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Object Model
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The basic approach in an object-oriented (OO) methodology is to develop an object model (see Section 2.4) that describes that subset of the real world that is the problem domain. The purpose is modeling the problem domain and not designing an implementation. Thus, entities that are essential to understanding the problem will be included even if they are not going to be included in the solution. The attributes and methods included in the object model will also be those needed for understanding the problem and not those that will just be important for the solution. The following are rules for object models for requirements: 1. All real-world entities that are important to understanding the problem domain must be included. 2. All methods and attributes that are important to understanding the problem domain must be included. 3. Objects, attributes, and methods that are only signi cant for the implementation should not be included.
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CHAPTER 8 Requirements
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EXAMPLE 8.1
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Draw an object model for the library problem (see Example 2.6). See Fig. 8-1.
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Fig. 8-1.
Object model for library problem.
EXAMPLE 8.2
Draw an object model for simplified vi-like editor. See Fig. 8-2.
editfile file user login filename fileptr currentloc mode name type
Fig. 8-2.
Object model for simpli ed vi-like editor.
Data Flow Modeling
Although not used much in OO development, data ow diagrams (see Section 2.2) were essential parts of pre-OO software development. Data ow diagrams (DFDs) still have an important role in the speci cation of many systems. The importance of data ow diagrams is in specifying what data is available to a component. Knowing the data available often helps in the understanding of what a component is expected to do and how it will accomplish the task.
EXAMPLE 8.3
Draw a DFD for the simple Unix, vi-like editor. See Fig. 8-3.
Requirements
SRC code
Instrument code Test cases
Inst. code Compile and execute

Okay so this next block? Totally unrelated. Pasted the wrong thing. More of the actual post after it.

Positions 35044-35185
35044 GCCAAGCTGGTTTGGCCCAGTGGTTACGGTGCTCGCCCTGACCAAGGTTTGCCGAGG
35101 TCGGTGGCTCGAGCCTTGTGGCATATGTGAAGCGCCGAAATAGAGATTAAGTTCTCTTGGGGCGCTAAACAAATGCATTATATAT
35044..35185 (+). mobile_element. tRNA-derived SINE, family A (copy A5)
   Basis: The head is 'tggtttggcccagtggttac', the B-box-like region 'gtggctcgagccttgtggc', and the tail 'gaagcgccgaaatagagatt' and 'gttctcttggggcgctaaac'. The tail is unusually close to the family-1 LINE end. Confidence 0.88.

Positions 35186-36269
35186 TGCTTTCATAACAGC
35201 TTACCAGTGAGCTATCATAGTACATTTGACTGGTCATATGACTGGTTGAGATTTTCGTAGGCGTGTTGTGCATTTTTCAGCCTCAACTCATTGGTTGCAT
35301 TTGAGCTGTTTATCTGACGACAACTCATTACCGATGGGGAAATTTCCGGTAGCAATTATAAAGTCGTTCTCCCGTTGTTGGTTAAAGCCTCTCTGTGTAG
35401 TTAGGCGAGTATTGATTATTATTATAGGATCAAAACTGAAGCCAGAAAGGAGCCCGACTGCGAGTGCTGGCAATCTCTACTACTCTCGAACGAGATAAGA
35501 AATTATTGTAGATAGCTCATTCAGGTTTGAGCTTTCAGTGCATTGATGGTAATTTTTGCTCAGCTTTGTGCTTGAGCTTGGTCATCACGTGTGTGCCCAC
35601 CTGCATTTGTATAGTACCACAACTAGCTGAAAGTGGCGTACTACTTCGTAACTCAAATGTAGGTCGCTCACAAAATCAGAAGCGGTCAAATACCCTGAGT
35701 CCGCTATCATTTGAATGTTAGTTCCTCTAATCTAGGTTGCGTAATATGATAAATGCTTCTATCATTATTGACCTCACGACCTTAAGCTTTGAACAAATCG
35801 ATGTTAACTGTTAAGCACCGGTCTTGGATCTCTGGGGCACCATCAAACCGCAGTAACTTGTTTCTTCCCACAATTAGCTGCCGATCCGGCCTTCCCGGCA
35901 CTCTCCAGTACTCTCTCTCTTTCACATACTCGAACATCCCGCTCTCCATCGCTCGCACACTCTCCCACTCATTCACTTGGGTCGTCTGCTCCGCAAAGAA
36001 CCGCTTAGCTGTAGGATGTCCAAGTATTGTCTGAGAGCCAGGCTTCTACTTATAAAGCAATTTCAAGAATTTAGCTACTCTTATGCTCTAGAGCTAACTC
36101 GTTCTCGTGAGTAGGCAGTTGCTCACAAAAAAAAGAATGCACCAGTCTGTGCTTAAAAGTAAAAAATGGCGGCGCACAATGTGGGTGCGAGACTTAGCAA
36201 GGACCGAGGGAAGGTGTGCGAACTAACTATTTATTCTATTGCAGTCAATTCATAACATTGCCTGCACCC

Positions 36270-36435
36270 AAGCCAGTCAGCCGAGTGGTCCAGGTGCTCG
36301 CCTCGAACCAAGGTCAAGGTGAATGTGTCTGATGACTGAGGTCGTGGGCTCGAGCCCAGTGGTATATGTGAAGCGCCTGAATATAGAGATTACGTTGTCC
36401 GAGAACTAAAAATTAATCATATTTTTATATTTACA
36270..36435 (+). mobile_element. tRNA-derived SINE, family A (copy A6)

Output Coverage Analyze report
Vi-like editor
Fig. 8-3.
Data ow diagram for Unix, vi-like editor.
Behavioral Modeling
Behavioral modeling refers to the behavior of the system, usually from the user point of view. These diagrams are used to specify aspects of the proposed system. It is important that the diagrams capture the essential aspects of the system and are able to communicate those aspects both to the developer and to the user for con rmation that this is the system that he or she wants.
USE CASE
The use case diagram represents the functionality of the system from the user s point of view (see Section 2.5). All critical functionality must be mentioned. However, routine functions that are implied by a higher-level phrase do not have to be speci cally mentioned (the danger of miscommunication must be balanced by clarity). The textual requirements will detail these individual functions.
EXAMPLE 8.4
Draw the use case diagram for an editor that is similar to a simplified Unix vi-like editor. See Fig. 8-4.
Create file
Open file Insert text
Save file
Modify text
Fig. 8-4.
Use case diagram for editor.
CHAPTER 8 Requirements
The essential functions in this diagram are file manipulation (create, save, and open). Insert and modify are intended as higher-level phrases covering the typical text-editing functions. Note that some capabilities such as search, copy, and move may be neglected, since they are not mentioned explicitly.
8.4.2 SCENARIOS
A scenario is a sequence of actions that accomplishes a user task. Alternative sequences are only shown by having a separate scenario for each alternative. Scenarios are used to illustrate an important capability or proposed use of the system. In UML, an interaction diagram (see 2) is used to specify the scenarios. Scenarios can also be speci ed by listing the sequence of actions.
EXAMPLE 8.5
Write scenarios for the simplified vi editor using each use case in Example 8.4. Use semicolons to separate actions. Use parentheses to contain comments or conditions. Create le vi lename ( le does not already exist) Open le vi lename ( le already exists) Insert text I ; <desired text> ; <esc> i ; <desired text> ; <esc> O ; <desired text> ; <esc> o ; <desired text> ; <esc> A ; <desired text> ; <esc> a ; <desired text> ; <esc> Modify text cw ; <new text> ; <esc> dw dd x Save le ZZ Note: Not all sequences are shown. For the sake of brevity, not all operations are shown. In an actual specification, efforts should be made to show all operations and significant sequences of operations. In this example, each scenario represents only a part of the use. Alternatively, each scenario could run from open file to close file.
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